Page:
Behind the Beautiful Forever" is a very jarring book about life in Annawadi, a slum located near the Mumbai airport, just steps away from luxury Indian hotels. This true story chronicles the lives of multiple Annawadi residents who struggle to survive and pray to get ahead in this god-awful community.
I almost feel guilty giving this book only three and a half stars. Almost. It has been much honored with awards and much praised by reviewers both professional and non-professional, and its subject matter--the hard life of the poor living in one of Mumbai's airport slums--is certainly something of which the world should take more note. But for a number of reasons, Beyond the Beautiful Forevers, while a worthy enough book, did not quite live up to my expectations.
The first reason has more, perhaps, to do with me than with Boo's book. I have a great interest in India, it's history and culture. I have read so many books, both fiction and nonfiction, and seen so many documentaries on the subject that I didn't find much here that was new or surprising. Police and government corruption of all kinds; families killing sick or unwanted members; children digging through garbage in search of something to eat or to sell; supposedly 'free' clinics and doctors demanding bribes in return for treatment; neighbors stealing from and turning on one another; young women committing suicide rather than being forced into marriage or, once married, being burned to death in kitchen 'accidents'; children working at jobs we cannot imagine. It's awful, it's brutal. But it's the stuff on which a cadre of works about India are based, at least in part: City of Joy, Q & A (aka Slumdog Millionaire, A Fine Balance, The Death of Vishnu, documentaries like 'Born into Brothels' and National Geographic's 'The Real Slumdogs' and more.
That's not to say that we shouldn't care; but it gets frustrating to read about these problems over and over without knowing what exactly one can do about them. Eighty years ago, it was easy to blame all the corruption and poverty and prejudice on the usurping British; once they were gone, the Hindus blamed it on the Muslims, the Muslims blamed the Hindus, and the Sikhs, Christians, and others got caught in the crossfire. So who or what is to blame today, in an increasingly wealthy India, and how can the ongoing problems of unbelievable poverty be solved? As another LT reviewer points out, Boo seems to want us to do something--but what? In the end, she wants us to be uplifted by the undaunted hope of some of Anawadi's young inhabitants. But it's hard to imagine that hope being sustained in a world where the police beat innocent children wrongfully accused of crimes and take bribes to stop the beatings; where a father pours a pot of boiling lentils on a sick child for whom he can't afford medical treatment; where a woman lights herself on fire, hoping to survive and blame it on her neighbors in hope of both petty revenge and financial restitution; where a boy drinks rat poison because he believes his future holds nothing but either being killed by gang members who know that he witnessed a murder or being beaten to death by the police who questioned him about that murder and covered it up; where a woman starts an organization to make small business loans to other poor women, then takes the funds to buy herself jewelry.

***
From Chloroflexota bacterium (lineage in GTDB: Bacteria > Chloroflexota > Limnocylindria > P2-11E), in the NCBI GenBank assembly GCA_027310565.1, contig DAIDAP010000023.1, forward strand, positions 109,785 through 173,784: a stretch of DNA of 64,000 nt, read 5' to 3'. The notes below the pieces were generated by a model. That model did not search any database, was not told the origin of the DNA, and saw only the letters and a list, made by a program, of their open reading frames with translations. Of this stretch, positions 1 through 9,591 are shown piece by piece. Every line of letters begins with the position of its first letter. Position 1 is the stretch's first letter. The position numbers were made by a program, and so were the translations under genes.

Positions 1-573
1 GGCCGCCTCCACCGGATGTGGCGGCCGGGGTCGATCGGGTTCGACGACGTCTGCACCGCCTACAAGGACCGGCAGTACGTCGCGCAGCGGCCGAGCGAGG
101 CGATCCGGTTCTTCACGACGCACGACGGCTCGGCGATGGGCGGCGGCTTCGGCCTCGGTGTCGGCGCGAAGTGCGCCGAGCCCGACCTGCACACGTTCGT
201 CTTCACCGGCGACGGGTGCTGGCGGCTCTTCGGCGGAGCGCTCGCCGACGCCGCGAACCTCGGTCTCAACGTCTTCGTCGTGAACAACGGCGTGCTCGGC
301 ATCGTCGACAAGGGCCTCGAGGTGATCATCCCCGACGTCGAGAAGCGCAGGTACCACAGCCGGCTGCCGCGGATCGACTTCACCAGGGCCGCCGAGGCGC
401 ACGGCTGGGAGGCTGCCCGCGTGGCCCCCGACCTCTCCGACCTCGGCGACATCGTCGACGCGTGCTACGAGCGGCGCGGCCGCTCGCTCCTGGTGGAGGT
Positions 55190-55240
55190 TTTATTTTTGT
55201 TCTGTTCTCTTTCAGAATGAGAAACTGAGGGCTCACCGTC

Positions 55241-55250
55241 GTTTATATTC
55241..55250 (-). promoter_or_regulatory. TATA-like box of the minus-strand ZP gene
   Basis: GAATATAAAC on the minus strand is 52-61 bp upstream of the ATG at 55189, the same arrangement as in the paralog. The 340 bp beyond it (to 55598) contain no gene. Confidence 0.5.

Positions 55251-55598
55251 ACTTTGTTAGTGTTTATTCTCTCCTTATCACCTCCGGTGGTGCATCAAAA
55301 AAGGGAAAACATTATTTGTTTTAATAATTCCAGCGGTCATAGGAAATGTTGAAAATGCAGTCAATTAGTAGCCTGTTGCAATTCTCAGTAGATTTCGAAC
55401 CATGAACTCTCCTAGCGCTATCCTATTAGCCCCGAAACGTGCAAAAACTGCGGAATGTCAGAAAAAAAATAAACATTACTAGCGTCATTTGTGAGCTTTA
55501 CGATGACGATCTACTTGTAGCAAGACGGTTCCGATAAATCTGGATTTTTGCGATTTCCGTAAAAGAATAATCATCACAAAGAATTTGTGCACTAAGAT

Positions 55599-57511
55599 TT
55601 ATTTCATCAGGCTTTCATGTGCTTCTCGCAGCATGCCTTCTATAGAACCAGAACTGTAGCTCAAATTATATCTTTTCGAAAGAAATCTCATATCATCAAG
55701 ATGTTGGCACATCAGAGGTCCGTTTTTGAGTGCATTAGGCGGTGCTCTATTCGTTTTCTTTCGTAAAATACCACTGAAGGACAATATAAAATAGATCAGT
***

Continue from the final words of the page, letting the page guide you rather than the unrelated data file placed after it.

To some extent, I felt that Boo was piling on the horrors so thickly that it was difficult to stay focused on the main individuals whose stories she was telling. At other times, the stories were so familiar that I felt I was reading fiction. The narrative jumps around quite a bit, from character to character and back and forth in time, and with the large number of persons involved, it is easy to get lost and blur them all together. And that also makes it hard to stay focused on or empathize strongly with any one character. This is a problem, because what, I think, Boo hopes to achieve is to put a face on each of the suffering poor, not to lump them into the anonymous 'teeming masses'.
So overall, would I recommend this book? Despite the comments above, yes, perhaps especially to those who haven't read, seen or heard much about the lives of India's slum dwellers. It's hard for Americans and others in more generally prosperous countries to imagine their world, but knowing about it does make one grateful for what we have.
And leaves us wishing we knew what we could do to help them to help themselves.
Loved the delicate interweaving of many lives over many years. Accounts of cruelty, corruption, violence, despair were soul-crushing. Certainly puts all my first world problems in perspective. The fact that these were true accounts were even more crushing. Beautiful worthwhile undertaking
New to audiobooks and wonder what took me so long to discover them!! Work on a PC all day so listening with my eyes closed is great!
It was amazing to listen to - with the diversity of the names and places, listening was much more enjoyable than reading would have been.
I've been listening to audio books for years and have been an audible subscriber for ? 10 years maybe? A long time anyway.
Less is more
Just too long
Certainly a wonderful narrator with accents
If you highlight any character, fleshing them out either not at all or a bit more would be better.
It just bogged down. I really wanted something good to happen, even in those terrible slums. Too sad to bare.